Integrated in-car speech solutions are becoming more and more popular for drivers as the technology not only helps motorists to stay connected while they're on the move, but also helps to improve driver safety. Research suggests that in the UK, 82% of drivers that have access to speech solutions in the car, make use of this technology. Speech recognition and text-to-speech technology can enable drivers to have complete usability of their mobile phones, to input destination entries into navigation systems, and to control their infotainment systems without needing to remove their hands from the wheel.
As laws regarding the use of mobile phones while driving continue to become more and more stringent in order to help improve driver safety, speech solutions can eliminate the notion that the car is a white spot when it comes to communication. However, despite this technology being available and despite these increasingly strict laws, recent research in the UK from the RAC revealed that 50% of motorists admitted to checking their phone, 21% were likely to read a social media alert and 31% admitted to texting at the wheel.
These stats highlight the desire for drivers to stay connected while on the road; however it's essential that drivers start making the most of the technology available to them in order to improve their safety while they stay in touch. Archaic speech solutions were sometimes difficult and unintuitive to use. If drivers were unable to easily operate in-car systems and were unable to master the correct series of commands, it was likely that they would become distracted, which completely undermines the benefits of using speech solutions in the car.
The accuracy and usability of embedded speech solutions continues to improve and drivers are no longer required to learn a series of complicated commands, making it easier to interact vocally with electronic devices. By providing drivers with one, easy-to-use, transparent interface for voice control, in-car speech solutions can help to improve convenience and usability of technology within their car. For system integrators, however, the challenge can come with making extremely complex systems work together to create an easy-to-use offering for drivers—while maintaining brand identity for OEMs.
For how these challenges in automotive voice control are met, read the complete article here, courtesy of Automotive Designline Europe.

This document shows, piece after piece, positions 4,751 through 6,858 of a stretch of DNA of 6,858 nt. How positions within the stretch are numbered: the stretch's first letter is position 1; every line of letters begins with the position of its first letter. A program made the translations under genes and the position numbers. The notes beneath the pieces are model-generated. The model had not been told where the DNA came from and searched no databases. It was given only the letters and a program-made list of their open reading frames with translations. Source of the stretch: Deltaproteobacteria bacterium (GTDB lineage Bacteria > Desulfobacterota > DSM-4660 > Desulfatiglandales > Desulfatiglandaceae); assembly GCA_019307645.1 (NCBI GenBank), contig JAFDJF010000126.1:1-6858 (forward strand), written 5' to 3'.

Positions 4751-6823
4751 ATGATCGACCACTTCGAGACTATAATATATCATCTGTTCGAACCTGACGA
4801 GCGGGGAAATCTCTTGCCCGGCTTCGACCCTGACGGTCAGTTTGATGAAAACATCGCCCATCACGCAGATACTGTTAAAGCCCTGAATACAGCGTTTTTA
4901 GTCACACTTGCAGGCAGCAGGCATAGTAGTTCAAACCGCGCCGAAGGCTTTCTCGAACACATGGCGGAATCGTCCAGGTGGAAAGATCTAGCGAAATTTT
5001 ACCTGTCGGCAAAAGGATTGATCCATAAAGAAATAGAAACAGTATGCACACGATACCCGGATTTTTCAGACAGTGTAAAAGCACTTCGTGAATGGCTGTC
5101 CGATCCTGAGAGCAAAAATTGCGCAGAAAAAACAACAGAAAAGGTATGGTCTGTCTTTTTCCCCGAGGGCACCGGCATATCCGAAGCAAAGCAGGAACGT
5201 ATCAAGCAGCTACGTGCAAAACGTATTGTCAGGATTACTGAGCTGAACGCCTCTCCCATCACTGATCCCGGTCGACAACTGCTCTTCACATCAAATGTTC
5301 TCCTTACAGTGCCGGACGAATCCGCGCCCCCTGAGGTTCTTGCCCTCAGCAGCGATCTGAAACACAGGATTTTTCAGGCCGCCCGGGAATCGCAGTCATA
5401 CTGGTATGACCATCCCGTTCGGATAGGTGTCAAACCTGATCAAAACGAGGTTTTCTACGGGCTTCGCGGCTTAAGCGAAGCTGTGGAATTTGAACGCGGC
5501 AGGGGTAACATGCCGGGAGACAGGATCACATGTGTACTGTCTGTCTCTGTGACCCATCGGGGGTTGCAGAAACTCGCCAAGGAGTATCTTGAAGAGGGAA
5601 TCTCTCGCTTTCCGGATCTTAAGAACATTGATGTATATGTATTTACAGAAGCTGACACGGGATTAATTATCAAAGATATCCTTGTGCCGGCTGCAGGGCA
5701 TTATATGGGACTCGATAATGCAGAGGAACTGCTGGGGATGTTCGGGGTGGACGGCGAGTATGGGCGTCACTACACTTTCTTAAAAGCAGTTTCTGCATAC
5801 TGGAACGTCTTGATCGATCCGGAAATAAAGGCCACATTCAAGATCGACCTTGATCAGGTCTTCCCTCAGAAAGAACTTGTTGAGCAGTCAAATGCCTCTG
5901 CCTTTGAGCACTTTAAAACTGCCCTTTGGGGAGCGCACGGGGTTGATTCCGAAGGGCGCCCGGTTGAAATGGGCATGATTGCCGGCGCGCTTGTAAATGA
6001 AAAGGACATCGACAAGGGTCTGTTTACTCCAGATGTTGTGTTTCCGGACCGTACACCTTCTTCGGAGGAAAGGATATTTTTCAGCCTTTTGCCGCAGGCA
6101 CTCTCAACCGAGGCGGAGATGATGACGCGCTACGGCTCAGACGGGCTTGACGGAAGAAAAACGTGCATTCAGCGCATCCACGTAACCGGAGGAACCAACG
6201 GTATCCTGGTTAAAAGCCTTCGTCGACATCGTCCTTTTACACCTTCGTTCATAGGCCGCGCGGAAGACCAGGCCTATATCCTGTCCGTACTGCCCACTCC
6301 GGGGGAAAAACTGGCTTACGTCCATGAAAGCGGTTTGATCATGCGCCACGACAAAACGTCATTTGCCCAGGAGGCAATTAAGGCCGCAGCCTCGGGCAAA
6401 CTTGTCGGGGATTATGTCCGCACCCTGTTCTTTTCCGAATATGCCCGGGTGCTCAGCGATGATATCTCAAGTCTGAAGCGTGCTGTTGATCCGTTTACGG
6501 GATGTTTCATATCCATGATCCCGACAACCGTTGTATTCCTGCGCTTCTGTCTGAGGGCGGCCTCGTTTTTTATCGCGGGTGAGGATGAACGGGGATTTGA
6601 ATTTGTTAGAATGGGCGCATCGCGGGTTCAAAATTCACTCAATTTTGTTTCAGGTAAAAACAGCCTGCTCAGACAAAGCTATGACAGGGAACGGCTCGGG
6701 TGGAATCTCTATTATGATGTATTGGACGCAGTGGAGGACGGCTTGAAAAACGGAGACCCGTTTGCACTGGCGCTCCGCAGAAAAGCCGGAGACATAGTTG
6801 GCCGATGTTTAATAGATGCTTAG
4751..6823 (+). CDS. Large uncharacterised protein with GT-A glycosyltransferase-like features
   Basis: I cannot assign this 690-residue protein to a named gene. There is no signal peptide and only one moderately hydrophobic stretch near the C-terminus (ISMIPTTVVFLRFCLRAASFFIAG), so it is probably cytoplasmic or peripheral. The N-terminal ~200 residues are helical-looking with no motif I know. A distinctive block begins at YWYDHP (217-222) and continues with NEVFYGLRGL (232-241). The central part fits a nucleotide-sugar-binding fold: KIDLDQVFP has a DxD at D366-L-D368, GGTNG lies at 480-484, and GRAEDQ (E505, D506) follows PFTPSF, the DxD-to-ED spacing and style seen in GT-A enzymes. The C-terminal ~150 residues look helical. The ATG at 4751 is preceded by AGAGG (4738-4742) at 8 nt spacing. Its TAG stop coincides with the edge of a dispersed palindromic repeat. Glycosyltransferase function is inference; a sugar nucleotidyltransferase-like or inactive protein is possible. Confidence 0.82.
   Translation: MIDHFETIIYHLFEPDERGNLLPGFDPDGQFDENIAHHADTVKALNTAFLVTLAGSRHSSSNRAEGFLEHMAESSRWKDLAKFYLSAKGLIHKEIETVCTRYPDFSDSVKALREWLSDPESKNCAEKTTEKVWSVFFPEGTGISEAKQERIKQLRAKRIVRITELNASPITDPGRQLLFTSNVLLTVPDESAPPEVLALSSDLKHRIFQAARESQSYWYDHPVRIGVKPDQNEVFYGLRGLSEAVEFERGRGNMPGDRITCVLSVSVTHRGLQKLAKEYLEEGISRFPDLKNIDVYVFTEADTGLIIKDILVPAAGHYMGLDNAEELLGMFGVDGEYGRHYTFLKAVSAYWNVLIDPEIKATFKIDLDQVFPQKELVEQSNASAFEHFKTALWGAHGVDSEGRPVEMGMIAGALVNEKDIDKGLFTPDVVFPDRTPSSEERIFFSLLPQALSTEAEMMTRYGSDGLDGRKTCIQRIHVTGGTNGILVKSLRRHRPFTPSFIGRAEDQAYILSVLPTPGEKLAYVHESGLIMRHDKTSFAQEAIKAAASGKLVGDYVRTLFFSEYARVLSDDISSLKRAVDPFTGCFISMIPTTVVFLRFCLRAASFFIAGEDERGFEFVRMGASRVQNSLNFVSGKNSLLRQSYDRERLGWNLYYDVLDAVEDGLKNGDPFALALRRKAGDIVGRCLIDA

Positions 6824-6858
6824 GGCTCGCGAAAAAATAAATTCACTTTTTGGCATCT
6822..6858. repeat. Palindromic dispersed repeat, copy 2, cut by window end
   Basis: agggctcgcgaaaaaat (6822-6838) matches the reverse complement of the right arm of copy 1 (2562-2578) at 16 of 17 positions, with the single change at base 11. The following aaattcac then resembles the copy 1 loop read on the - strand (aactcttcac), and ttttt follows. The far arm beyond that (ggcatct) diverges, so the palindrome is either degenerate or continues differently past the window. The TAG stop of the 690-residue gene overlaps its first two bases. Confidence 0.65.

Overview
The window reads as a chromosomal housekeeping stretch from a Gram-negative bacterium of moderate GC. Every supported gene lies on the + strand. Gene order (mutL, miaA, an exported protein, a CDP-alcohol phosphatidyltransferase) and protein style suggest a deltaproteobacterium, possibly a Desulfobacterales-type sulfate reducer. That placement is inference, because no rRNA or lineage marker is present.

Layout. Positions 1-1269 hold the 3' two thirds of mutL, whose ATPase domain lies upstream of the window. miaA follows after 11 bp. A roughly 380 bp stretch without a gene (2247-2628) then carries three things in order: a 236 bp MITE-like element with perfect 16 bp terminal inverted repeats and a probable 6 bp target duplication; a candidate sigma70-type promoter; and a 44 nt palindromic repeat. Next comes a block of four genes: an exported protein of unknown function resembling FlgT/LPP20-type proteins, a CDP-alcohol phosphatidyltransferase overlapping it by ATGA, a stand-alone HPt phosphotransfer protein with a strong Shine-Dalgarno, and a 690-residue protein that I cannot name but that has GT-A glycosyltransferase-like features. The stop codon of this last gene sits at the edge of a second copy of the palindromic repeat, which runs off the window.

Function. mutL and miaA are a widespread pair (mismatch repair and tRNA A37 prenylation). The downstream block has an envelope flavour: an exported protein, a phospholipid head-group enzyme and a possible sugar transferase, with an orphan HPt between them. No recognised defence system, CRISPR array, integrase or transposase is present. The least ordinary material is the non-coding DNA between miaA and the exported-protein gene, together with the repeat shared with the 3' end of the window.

Gerhard Hanrieder is head of speech platform at SVOX AG, Zurich, Switzerland.
Anyway, there is quite a lot of room to improve: Feedback from the devices should be only speech based, and the orders should be given by natural language, and not just by mimic buttons that you should remember.
I have a free hands device for my phone that makes dialing an almost not distracting job, although further conversations almost always distract attention from the road and, as majortom84 stated, should be avoided.
As use of GPS is clearly more convenient and less distracting than conventional maps (for me at least), I think that GPS speech aided devices will improve and will became an standard.
Other kind of devices (phones, sms, multimedia,..) has proved dangerous and probably its use will decline with time (hopefully)
"Control ... without removing their hands from the wheel?" Do we still believe that is the problem with these gizmos? Our hands, not driver inattention? What does the research say about the accident rates of those drivers with the hands-free devices?
I chose a navigation system with voice controls for exactly this reason, and I disabled the feature after one trip. It's not that the voice commands were difficult - in fact it allowed me to speak the name of any button on the screen - it is that making decisions and traversing the menus required too much of my attention and my eyes. I found looking at the screen for even one second out of ten - and then thinking about which button to press next - interfered with my sense of what was going on around me, and my ability to think ahead as I should.
Of course it's possible (likely, really) I do not belong to the elite group who actually can multitask something as complex and important as driving, but then again that group doesn't include nearly as many idiots as that guy who just cut you off thinks it does. (Full disclosure: I have never had a relative or close friend hit by a distracted driver. Yet.)
I'm sure I'm not the only one who remembers when being in your car meant you waited until you got where you were going to contact someone. Now, half of us don't even wait until a stop light to return a text; or won't sit one minute longer in a parking space to finish a call. It's going to get worse. So develop cool interactive technology in the automobile FOR THE PASSENGERS, or prove to me the next must-have electronic toy actually HELPS me do my #1 job behind the wheel.
(speaking for myself, not my employer)
David Patterson, known for his pioneering research that led to RAID, clusters and more, is part of a team at UC Berkeley that recently made its RISC-V processor architecture an open source hardware offering. We talk with Patterson and one of his colleagues behind the effort about the opportunities they see, what new kinds of designs they hope to enable and what it means for today’s commercial processor giants such as Intel, ARM and Imagination Technologies.